Acclaimed author Djelloul Marbrook here offers us two powerfully original novellas that centre on the New York art world. The Pain of Wearing Our Faces is about an art teacher in Manhattan and one of her students, a famous composer, who pledge to entertain each other as they try to remain sober. She goes in search of him when he disappears after confessing that his most famous work was plagiarized from a homeless woman in Woodstock. In the second novella, Grace, teenager Grace Torrance runs away from an abusive father when a Catskill mountain flood destroys their cabin. Without money she hitchhikes to Manhattan where she has no choice but to sleep among the homeless in Freedom Tunnel. When she meets a mysterious young art preparator she discovers her own talent for miniaturist painting and starts to believe in her future, but betrayal confronts her until her ability to make friends intervenes.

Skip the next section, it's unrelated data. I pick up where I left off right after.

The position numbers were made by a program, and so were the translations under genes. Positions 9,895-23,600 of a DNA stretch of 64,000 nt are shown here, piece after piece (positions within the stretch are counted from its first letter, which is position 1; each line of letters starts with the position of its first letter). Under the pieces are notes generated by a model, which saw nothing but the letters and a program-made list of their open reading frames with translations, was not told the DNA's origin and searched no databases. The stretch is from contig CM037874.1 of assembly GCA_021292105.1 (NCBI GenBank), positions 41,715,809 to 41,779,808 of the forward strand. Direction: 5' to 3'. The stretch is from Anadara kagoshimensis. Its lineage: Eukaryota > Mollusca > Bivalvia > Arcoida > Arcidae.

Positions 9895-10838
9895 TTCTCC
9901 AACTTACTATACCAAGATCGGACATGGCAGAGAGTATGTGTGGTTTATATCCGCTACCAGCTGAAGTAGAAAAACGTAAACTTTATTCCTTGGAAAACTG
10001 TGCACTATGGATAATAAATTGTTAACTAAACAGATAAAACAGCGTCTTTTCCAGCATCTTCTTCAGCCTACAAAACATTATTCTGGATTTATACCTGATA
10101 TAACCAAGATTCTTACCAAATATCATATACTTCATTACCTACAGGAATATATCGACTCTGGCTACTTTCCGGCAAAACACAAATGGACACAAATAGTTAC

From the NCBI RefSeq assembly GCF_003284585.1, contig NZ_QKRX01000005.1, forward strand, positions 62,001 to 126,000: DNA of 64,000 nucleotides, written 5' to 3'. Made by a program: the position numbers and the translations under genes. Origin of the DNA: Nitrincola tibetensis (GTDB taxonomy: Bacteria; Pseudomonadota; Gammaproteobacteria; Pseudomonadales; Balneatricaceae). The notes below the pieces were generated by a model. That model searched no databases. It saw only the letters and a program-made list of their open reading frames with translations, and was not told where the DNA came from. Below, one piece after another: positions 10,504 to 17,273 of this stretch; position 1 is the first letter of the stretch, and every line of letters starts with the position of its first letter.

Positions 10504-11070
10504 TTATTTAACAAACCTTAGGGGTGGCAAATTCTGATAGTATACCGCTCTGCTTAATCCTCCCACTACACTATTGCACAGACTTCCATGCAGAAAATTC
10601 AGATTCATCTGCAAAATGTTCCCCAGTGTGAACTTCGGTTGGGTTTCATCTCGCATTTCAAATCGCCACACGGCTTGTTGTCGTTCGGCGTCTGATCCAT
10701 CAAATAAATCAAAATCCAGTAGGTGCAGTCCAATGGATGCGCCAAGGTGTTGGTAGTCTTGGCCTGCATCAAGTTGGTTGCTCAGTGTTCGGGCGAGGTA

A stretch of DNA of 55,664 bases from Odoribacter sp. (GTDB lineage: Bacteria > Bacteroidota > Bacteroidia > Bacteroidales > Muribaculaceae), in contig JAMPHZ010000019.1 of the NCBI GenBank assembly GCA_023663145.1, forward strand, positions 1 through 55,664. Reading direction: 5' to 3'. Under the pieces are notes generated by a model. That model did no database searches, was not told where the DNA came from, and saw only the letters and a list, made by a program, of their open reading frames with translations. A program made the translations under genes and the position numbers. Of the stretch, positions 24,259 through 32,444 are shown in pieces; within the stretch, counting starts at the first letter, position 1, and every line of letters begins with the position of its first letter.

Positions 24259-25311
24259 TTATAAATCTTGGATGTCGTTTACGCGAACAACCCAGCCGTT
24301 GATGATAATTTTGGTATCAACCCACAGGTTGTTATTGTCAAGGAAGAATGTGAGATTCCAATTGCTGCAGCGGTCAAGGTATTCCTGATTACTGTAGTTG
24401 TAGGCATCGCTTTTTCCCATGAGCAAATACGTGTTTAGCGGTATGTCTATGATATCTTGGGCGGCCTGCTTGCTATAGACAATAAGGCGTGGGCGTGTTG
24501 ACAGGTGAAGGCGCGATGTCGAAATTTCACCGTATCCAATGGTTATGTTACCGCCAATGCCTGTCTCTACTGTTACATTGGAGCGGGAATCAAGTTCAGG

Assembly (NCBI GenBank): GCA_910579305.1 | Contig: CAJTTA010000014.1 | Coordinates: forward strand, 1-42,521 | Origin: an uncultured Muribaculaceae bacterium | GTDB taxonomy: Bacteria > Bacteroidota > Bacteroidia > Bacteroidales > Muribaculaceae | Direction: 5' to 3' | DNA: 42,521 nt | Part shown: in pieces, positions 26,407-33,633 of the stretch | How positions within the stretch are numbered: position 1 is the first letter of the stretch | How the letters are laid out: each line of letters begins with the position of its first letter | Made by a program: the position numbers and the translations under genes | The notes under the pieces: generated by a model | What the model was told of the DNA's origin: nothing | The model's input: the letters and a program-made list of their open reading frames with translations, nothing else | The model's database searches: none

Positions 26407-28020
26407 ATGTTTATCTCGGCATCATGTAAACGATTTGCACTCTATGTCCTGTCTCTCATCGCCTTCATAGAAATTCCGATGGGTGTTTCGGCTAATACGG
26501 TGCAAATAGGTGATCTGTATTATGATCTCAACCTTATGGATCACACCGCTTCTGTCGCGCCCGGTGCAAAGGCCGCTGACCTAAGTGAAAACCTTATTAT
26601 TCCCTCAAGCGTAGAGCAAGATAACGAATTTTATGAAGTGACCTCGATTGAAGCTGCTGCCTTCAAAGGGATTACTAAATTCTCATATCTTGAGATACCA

Djelloul Marbrook was born in Algiers and grew up in New York. He served in the U.S. Navy and for many years was a newspaper reporter and editor (Providence Journal, Elmira Star-Gazette, Baltimore Sun, Winston-Salem Journal, Washington Star, among others). His awards include the Wick Poetry Prize (2007), the Literal Latté fiction prize (2008), and the International Book Award in Poetry (2010). His poetry has been published in many journals, including American Poetry Review, Barrow Street, Taos Poetry Journal, Orbis (UK), Le Zaporogue (Denmark), Oberon, The Same, Reed, Fledgling Rag, Poets Against the War and Poemeleon. He lives in New York's mid-Hudson Valley with his wife Marilyn and maintains a lively presence on Facebook, Twitter, Behance and at djelloulmarbrook.com.